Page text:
Lawmakers are concerned Justice's abrupt settlement 'may be connected' to Russian overtures to Trump campaign.
- By Jenna McLaughlinJenna McLaughlin is an intelligence reporter for Foreign Policy, focusing on the culture, dynamics, and events happening in the National Security Agency, the Central Intelligence Agency, and the other 15 members of the intelligence community—plus the way the sensitive information they gather and analyze informs and directs the White House and policy makers on the Hill. Previously, McLaughlin was a national security reporter for the Intercept where she covered everything from the FBI’s secretive subpoena powers to cybersecurity companies in the Middle East. Before that, she covered similar topics including the rise of the Islamic State at Mother Jones Magazine. You can reach her with tips and responses securely through Signal or WhatsApp at 203-537-3949, or through her email, firstname.lastname@example.org.
Democratic congressmen on the House Judiciary Committee want to know why Attorney General Jeff Sessions abruptly settled a money laundering case in May involving the same Russian attorney who met with Donald Trump Jr. during the presidential election to offer “dirt” on Democratic candidate Hillary Clinton.
The civil forfeiture case was filed in 2013 by Preet Bharara, the former U.S. Attorney for the Southern District of New York — who was fired by Trump in March. The case alleged that 11 companies were involved in a tax fraud in Russia and then laundered a portion of the $230 million they got into Manhattan real estate.
The forfeiture case was heralded at the time as “a significant step towards uncovering and unwinding a complex money laundering scheme arising from a notorious foreign fraud,” Bharara said. “As alleged, a Russian criminal enterprise sought to launder some of its billions in ill-gotten rubles through the purchase of pricey Manhattan real estate.”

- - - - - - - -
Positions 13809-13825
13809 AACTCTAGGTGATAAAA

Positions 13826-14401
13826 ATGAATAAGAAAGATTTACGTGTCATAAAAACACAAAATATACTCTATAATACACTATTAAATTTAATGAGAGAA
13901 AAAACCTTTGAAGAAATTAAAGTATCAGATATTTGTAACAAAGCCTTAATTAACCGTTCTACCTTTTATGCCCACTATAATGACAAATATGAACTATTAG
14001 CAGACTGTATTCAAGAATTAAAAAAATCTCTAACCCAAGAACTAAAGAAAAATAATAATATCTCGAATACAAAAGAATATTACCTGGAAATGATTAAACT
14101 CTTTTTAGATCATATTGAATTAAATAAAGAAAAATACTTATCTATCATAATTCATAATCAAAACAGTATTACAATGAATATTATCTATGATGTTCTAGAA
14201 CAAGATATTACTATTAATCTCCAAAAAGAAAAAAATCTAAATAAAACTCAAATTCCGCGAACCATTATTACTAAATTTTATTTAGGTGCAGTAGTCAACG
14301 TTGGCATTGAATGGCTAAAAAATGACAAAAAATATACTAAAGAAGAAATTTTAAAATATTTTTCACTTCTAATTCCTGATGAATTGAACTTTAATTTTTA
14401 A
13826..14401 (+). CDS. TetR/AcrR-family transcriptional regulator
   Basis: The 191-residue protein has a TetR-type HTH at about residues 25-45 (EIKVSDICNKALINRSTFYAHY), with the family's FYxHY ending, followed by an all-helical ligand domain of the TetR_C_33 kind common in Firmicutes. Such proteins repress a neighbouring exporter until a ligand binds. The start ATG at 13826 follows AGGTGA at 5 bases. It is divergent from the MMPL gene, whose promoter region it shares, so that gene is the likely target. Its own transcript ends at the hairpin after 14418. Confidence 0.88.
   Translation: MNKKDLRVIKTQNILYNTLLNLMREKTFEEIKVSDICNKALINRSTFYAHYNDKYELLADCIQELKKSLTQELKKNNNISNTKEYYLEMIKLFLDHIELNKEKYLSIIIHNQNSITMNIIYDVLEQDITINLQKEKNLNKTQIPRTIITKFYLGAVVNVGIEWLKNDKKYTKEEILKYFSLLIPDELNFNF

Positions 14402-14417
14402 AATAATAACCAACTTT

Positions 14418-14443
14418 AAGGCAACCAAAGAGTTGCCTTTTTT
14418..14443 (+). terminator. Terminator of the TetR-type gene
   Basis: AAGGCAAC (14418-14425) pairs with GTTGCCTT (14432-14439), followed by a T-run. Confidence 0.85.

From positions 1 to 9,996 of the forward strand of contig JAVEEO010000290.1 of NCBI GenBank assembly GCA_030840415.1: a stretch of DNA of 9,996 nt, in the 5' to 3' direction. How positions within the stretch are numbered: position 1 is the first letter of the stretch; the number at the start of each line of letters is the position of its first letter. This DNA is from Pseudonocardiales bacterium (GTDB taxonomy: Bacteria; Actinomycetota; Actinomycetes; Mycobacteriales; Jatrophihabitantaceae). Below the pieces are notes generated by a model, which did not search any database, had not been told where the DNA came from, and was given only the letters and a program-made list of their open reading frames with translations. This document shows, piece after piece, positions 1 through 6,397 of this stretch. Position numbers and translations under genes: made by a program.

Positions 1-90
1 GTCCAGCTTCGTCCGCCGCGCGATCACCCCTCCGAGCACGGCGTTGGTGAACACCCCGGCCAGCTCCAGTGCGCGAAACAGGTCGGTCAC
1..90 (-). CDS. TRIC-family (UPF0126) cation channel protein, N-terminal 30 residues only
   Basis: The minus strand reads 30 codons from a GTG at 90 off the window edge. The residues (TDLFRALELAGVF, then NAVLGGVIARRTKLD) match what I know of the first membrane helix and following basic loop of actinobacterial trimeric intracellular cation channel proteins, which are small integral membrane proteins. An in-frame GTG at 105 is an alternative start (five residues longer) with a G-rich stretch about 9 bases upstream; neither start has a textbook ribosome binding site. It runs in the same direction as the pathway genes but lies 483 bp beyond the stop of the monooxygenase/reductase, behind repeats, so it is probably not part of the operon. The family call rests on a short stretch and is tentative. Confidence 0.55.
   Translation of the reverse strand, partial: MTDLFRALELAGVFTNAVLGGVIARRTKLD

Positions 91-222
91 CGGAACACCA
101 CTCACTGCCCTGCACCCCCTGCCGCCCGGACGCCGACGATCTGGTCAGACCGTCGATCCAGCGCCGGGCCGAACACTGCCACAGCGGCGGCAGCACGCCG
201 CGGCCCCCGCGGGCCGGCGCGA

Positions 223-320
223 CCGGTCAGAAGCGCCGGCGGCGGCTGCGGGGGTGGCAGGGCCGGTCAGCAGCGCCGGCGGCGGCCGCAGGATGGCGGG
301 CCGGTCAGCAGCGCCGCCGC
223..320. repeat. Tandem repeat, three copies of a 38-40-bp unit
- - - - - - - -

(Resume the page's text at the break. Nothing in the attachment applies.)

But Instead of proceeding with the trial as scheduled, the Trump Justice Department settled the case two days before it was due to begin. By then, Bharara had already been axed by the president. Bharara’s assistant did not immediately respond to request for comment.
“We write with some concern that two events may be connected—and that the Department may have settled the case at a loss for the United States in order to obscure the underlying facts,” wrote 17 Democratic Congressmen on the House judiciary panel in a letter to Sessions on Wednesday.
The Russian attorney who uncovered the tax fraud scheme, Sergei Magnitsky, mysteriously died in prison. As a result, U.S. lawmakers passed the Magnitsky Act, which levied sanctions on Russian officials—sanctions that Natalia Veselnitskaya, a Russian attorney, worked to reverse.
Also the attorney representing the Russian companies in the DOJ case, Veselnitskaya, is the same one who organized a meeting with Donald Trump, Jr. and top Trump campaign officials in June 2016 to offer material that could “incriminate” Democratic presidential candidate Hillary Clinton. “Love it,” responded Trump, Jr. to an intermediary.
Though been painted as a “Kremlin attorney”, Veselnitskaya does not necessarily work directly for the Russian government. She claims she has some high-level government clients.
According to emails published by Donald Trump Jr., Veselnitskaya had evidence of Clinton wrongdoing that she was offering on behalf of the Kremlin as “part of Russia and its government support for Mr. Trump.” The emails exchanged by Trump’s son and an intermediary also noted that Veselnitskaya was “in court” at the time and needed to push back the meeting. She was working on the civil forfeiture case that Sessions would eventually shutter.
In May, the Justice Department settled the case for $6 million instead of $230 million and did not demand any admission of wrongdoing. According to the lawmakers’ letter to Sessions, Veslnitskaya was surprised by how generous the settlement was, telling one Russian news outlet the penalty appeared like “an apology from the government.”
While the Congressmen didn’t cite any evidence that the two events are definitely related, they sent Sessions a laundry list of questions. They want to know if there was any contact between members of the Trump administration or campaign and the Department of Justice or the Russian attorney about the case.
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